Mention 2021 and almost immediately, the dreaded word “Pandemic” springs to mind. The COVID-19 virus killed millions across the world and there was hardly a country in the world that did not suffer the consequences of the pandemic. But close home, there was another crucial development that changed the lives of thousands, if not millions. I am talking about the military coup in Myanmar, which, in February 2023, will mark two years.
To say that the coup has had huge ramifications would be a tad cliched and well, pretty obvious. But I am more interested in the human costs that the locals (both in India and in Myanmar) have had to pay.
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Within weeks following the Myanmar coup, it became pretty clear that try as we may, India would not be immune to the power shift in the neighbouring nation. Those fleeing the brutal crackdown on the civilian government would seek refuge in India, especially in Manipur and Mizoram. It also became clear that the former, which was going to polls, was far more interested in paying heed to the Central government’s orders about not letting refugees in. Mizoram, on the other hand, made it clear from the beginning: come what may, they would welcome their Chin-Kuki-Mizo brethren with open arms.
By mid-2021, even as India was amid the worst COVID-19 pandemic, the refugees kept pouring in. Mizoram, which after the first twelve months of the pandemic, had ‘only’ 10 casualties, was not so lucky in 2021. But again, that never stopped them from opening their homes, villages, schools and community halls to absolute strangers connected to the locals only via their shared ethnicity.
To say that Mizoram is rather precariously located is to state the obvious. Landlocked from all sides, it shares an international border with both Bangladesh and Myanmar and often, the border regions are in news for the wrong reasons. But that does not mean that the locals have forgotten what it means to be connected to each other. First the locals, then their organisations like the Central Young Mizo Association (CYMA), then the state government, all made it clear: we are here to help, and they (refugees) are here to stay. How many state ministers, for example, come on record to explain that refugee students had been inducted in Mizoram schools under the Right to Education? Today, refugees are working in Aizawl, the state capital, and the children are studying, and praying for a better future than the present.
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But in 2022, Mizoram also opened its arms to their brothers from Bangladesh, where they have been caught amid tensions between insurgent groups and the Bangladesh Army. Now, I know what you might think: oh no, not more refugees! But hold that thought for a bit. For now, the number of indigenous refugees from Bangladesh is a trickle compared to those from Myanmar, but what will stop it from turning into a human tsunami?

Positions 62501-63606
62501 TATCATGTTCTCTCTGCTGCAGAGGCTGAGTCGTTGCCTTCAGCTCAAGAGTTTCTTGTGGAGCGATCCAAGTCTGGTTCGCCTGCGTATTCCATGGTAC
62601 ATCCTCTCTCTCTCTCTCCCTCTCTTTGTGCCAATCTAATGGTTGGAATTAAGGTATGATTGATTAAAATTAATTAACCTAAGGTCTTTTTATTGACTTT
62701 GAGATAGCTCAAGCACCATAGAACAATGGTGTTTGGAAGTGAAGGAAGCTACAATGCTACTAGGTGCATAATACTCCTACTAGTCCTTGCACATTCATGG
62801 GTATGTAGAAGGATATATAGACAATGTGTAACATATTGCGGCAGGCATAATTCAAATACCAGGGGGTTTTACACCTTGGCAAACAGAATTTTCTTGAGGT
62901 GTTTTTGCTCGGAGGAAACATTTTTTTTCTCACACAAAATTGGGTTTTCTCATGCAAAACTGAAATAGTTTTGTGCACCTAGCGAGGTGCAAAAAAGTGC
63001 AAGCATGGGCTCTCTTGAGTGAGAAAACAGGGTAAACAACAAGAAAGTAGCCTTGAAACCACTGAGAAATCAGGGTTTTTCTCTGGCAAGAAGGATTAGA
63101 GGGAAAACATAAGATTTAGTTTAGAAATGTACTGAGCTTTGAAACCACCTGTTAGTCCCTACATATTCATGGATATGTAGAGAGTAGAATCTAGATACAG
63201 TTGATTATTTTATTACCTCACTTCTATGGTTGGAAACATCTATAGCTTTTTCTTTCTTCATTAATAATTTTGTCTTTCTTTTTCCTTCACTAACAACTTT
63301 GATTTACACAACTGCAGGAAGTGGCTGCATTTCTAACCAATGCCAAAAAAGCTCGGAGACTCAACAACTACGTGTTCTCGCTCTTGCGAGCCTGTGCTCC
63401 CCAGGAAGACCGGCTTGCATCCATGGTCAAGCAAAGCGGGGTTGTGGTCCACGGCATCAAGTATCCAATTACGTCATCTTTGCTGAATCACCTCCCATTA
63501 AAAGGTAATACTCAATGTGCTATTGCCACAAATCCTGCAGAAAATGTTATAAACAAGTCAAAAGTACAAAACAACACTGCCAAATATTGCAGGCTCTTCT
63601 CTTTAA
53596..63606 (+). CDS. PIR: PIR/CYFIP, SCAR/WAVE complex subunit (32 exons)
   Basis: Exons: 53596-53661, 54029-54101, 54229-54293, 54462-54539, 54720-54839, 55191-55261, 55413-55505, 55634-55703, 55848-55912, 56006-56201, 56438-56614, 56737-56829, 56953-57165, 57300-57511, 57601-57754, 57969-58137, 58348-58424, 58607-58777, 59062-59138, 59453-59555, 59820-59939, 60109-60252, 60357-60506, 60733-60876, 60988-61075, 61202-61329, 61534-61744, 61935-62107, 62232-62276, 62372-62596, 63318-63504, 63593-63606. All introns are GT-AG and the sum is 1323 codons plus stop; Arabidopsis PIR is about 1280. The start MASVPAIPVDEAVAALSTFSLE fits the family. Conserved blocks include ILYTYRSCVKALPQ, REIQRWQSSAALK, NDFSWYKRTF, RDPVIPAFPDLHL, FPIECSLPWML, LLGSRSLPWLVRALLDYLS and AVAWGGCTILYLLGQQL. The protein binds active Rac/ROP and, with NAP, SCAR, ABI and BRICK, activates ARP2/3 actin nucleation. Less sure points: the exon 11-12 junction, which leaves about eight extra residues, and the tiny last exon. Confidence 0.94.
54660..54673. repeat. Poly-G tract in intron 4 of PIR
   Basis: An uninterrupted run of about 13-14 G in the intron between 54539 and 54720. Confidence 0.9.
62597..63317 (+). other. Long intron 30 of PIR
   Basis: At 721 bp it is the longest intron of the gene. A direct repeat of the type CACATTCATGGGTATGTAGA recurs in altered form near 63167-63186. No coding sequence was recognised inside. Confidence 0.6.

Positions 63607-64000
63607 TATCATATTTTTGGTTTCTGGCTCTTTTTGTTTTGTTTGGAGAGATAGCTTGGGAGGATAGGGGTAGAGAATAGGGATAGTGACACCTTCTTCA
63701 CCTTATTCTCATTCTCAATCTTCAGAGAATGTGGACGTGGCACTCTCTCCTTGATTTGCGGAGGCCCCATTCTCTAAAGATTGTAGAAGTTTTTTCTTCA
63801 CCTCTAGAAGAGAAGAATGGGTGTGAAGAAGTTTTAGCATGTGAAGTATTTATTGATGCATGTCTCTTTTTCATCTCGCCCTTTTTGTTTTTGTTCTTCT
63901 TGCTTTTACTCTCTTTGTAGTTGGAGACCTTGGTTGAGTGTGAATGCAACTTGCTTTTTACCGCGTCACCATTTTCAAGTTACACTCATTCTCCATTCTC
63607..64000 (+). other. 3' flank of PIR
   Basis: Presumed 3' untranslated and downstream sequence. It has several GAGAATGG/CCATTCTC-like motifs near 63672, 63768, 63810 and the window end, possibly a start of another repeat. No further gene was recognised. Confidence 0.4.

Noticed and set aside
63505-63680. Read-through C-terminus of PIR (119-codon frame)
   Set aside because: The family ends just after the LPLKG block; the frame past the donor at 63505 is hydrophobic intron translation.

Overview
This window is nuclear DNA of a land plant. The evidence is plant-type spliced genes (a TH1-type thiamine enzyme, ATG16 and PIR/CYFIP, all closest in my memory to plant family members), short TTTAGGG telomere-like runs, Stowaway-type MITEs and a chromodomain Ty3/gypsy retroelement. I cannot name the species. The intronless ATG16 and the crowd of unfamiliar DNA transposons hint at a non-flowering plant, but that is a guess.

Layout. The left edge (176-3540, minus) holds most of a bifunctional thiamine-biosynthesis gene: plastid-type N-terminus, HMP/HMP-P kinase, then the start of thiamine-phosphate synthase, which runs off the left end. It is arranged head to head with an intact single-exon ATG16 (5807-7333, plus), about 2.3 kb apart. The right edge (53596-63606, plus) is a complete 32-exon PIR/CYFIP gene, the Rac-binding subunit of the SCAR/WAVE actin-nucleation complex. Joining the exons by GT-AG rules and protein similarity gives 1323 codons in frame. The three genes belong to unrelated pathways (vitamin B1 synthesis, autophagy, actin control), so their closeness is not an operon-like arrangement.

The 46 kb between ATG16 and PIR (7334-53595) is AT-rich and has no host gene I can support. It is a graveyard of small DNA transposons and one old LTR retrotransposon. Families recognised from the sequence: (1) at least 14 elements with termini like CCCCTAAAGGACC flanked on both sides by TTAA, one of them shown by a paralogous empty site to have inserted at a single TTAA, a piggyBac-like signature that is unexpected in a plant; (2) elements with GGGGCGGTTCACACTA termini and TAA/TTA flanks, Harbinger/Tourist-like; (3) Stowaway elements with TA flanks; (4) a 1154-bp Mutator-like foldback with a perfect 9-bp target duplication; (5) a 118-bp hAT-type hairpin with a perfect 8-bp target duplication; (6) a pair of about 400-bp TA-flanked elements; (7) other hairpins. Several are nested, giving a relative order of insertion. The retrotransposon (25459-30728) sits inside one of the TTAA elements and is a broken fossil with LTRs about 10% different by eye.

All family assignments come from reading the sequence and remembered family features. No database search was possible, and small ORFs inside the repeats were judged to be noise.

Talking, intervening, and helping. For now, the Indian government seems to be doing none of the three.
Only yesterday, our Mizoram correspondent Kimi Colney did a fantastic story chronicling the harrowing account of Chin-Kuki-Mizo refugees who left all they could leave behind, walking hungry through jungles, in the hope of reaching a safe haven. But before they were greeted by their fellow people on the Indian side, they were subject to shocking behaviour at the hands of our security forces. But despite what many conspiracy theorists might say, Indian security agencies are impeccable at being disciplined. They rarely, if ever, act on their own accord. So, if they did rough up refugees and/or beat them, it is because they were told to do so. Does it make it better? No. But does it mean we blame them and no one above them? Also no.
The Indian government must intervene because it is the Centre that can issue directions to the security agencies to be more humane in their conduct. It makes no sense that we beat up civilians from the other side because “they are not one of us”. It is great that Silchar is playing host to the Silchar Sylhet Festival. But its significance would be lost if India did not raise the concerns of the Chin-Kuki-Mizo people. Bangladesh, to put it simply, has an extremely questionable record when it comes to ethnic and indigenous minorities. India would fail several thousands of people if this issue is not raised soon.
And last, we must extend humanitarian help. Mizoram’s society, at the cost of slight exaggeration, puts the rest of India to shame when it comes to helping each other. Without any help from the centre, and the state government, the locals can only do so much for so long. And let us be honest: those on the Mizoram side of the border cannot change geopolitics; they can only react and adapt to it. The governments can. And unless India wants yet another issue to blow up, it better act fast.
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